Impacts of the Inflation Reduction Act on the Economics of Clean Hydrogen and Synthetic Liquid Fuels

Fangwei Cheng, Hongxi Luo, Jesse D. Jenkins, Eric D. Larson

Research output: Contribution to journalReview articlepeer-review

2 Scopus citations

Abstract

The Inflation Reduction Act (IRA) in the United States provides unprecedented incentives for deploying low-carbon hydrogen and liquid fuels, among other low-greenhouse gas (GHG) emissions technologies. To better understand the prospective competitiveness of low-carbon or negative-carbon hydrogen and liquid fuels under the IRA in the early 2030s, we examined the impacts of the IRA provisions on the costs of producing hydrogen and synthetic liquid fuel made from natural gas, electricity, short-cycle biomass (agricultural residues), and corn-derived ethanol. We determined that, with IRA credits (45V or 45Q) but excluding the incentives provided by other national or state policies, hydrogen produced by electrolysis using carbon-free electricity (green H2) and by natural gas reforming with carbon capture and storage (CCS) (blue H2) is cost-competitive with the carbon-intensive benchmark gray H2, which is produced by steam methane reforming. Biomass-derived H2 with or without CCS is not cost-competitive under the current IRA provisions. However, if the IRA allowed biomass gasification with CCS to claim a 45V credit for carbon-neutral H2 and a 45Q credit for negative biogenic CO2 emissions, this pathway would be less costly than gray H2. The IRA credit for clean fuels (45Z), currently stipulated to end in 2027, would need to be extended or similar policy support would need to be provided by other national or state policies in order for clean synthetic liquid fuel to be cost-competitive with petroleum-derived liquid fuels. The levelized IRA subsidies per unit of CO2 mitigated for all of the hydrogen and synthetic liquid fuel production pathways, except for electricity-derived synthetic liquid fuel, range from $65-$384/t of CO2. These values are within or below the range of the U.S. federal government’s estimates of the social cost of carbon (SCC) in the 2030-2040 time frame.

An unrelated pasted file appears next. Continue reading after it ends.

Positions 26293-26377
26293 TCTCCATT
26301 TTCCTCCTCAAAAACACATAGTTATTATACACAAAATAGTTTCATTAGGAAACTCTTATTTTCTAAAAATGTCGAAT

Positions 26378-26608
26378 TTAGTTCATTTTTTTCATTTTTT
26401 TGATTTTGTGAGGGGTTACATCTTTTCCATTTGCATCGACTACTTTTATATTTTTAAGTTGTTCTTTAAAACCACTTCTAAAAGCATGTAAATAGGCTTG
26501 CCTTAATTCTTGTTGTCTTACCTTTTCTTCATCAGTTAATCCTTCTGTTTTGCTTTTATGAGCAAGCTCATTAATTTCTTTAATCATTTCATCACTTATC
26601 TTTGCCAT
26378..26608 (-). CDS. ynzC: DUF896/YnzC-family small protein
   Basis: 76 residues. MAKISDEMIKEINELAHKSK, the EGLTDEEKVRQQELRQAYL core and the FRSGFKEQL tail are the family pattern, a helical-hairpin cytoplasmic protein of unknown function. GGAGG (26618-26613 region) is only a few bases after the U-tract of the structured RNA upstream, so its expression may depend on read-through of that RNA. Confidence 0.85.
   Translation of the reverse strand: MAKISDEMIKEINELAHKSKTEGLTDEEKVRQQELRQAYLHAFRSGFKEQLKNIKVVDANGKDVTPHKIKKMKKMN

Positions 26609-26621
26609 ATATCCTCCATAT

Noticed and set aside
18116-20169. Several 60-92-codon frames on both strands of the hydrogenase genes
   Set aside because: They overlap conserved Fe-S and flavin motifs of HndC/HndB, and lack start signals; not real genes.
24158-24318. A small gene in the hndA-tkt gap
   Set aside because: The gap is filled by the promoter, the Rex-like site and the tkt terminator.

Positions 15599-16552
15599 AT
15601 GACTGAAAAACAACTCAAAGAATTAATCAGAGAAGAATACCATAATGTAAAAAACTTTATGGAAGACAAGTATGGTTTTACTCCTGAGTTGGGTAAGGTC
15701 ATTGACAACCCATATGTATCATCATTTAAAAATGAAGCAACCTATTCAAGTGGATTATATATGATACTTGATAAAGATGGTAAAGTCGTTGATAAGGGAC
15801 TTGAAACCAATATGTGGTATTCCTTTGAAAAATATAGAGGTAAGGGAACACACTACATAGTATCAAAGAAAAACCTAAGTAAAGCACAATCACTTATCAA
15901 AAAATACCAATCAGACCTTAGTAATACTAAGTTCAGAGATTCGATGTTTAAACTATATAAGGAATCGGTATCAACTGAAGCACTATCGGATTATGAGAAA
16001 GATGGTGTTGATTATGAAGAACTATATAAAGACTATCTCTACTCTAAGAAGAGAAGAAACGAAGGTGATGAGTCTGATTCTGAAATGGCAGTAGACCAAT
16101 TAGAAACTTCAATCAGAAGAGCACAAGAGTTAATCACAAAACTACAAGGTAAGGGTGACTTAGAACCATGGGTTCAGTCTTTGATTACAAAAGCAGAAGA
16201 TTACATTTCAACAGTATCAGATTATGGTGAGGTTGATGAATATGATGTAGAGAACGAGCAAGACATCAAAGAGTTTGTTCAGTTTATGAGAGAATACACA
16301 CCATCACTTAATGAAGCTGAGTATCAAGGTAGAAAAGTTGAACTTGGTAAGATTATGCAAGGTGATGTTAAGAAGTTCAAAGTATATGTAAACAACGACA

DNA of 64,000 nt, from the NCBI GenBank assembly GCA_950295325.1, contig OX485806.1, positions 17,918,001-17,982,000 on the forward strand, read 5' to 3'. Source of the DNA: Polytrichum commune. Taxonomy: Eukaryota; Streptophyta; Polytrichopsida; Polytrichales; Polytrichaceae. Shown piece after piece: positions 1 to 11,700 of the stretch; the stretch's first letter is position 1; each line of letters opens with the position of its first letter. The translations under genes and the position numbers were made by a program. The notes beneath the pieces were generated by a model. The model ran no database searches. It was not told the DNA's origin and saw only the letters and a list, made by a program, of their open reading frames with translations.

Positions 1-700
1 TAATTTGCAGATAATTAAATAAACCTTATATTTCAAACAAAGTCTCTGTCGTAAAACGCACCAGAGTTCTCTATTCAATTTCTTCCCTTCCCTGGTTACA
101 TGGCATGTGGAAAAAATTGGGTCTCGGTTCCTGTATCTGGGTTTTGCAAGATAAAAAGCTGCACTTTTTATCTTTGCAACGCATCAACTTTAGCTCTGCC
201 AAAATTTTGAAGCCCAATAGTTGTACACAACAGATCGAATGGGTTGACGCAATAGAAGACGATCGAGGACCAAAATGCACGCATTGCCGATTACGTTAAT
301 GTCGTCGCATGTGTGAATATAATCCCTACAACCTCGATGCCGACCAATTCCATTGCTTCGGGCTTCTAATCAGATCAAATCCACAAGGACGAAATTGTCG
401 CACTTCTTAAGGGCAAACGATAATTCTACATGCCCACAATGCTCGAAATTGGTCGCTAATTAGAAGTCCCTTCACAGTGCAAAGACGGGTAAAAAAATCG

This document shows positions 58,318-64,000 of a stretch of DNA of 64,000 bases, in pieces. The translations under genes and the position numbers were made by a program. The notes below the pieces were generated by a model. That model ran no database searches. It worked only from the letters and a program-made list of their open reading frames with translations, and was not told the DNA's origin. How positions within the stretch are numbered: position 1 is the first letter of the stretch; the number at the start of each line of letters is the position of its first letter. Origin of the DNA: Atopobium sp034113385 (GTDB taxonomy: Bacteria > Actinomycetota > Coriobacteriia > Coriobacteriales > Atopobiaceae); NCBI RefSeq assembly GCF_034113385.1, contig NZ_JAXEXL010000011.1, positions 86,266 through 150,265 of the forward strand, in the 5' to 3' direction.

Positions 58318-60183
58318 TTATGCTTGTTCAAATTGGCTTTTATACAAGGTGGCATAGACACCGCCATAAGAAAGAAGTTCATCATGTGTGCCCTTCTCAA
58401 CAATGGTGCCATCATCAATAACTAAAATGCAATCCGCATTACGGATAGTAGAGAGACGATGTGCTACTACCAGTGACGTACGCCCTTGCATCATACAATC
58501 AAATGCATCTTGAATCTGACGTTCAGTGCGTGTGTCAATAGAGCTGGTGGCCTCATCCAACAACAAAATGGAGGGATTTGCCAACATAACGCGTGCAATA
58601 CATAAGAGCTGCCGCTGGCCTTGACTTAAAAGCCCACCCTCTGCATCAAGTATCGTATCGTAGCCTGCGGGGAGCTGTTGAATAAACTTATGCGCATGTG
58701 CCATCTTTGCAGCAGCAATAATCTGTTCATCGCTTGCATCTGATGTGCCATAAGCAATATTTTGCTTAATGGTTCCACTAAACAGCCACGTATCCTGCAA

Original languageEnglish (US)
Pages (from-to)15336-15347
Number of pages12
JournalEnvironmental Science and Technology
Volume57
Issue number41
DOIs
StatePublished - Oct 17 2023

All Science Journal Classification (ASJC) codes

  • General Chemistry
  • Environmental Chemistry

Keywords

  • Bioenergy with carbon capture and storage (BECCS)
  • Economics
  • Electrofuels
  • Energy policy
  • Hydrogen
  • Inflation Reduction Act (IRA)
  • Synthetic liquid fuels

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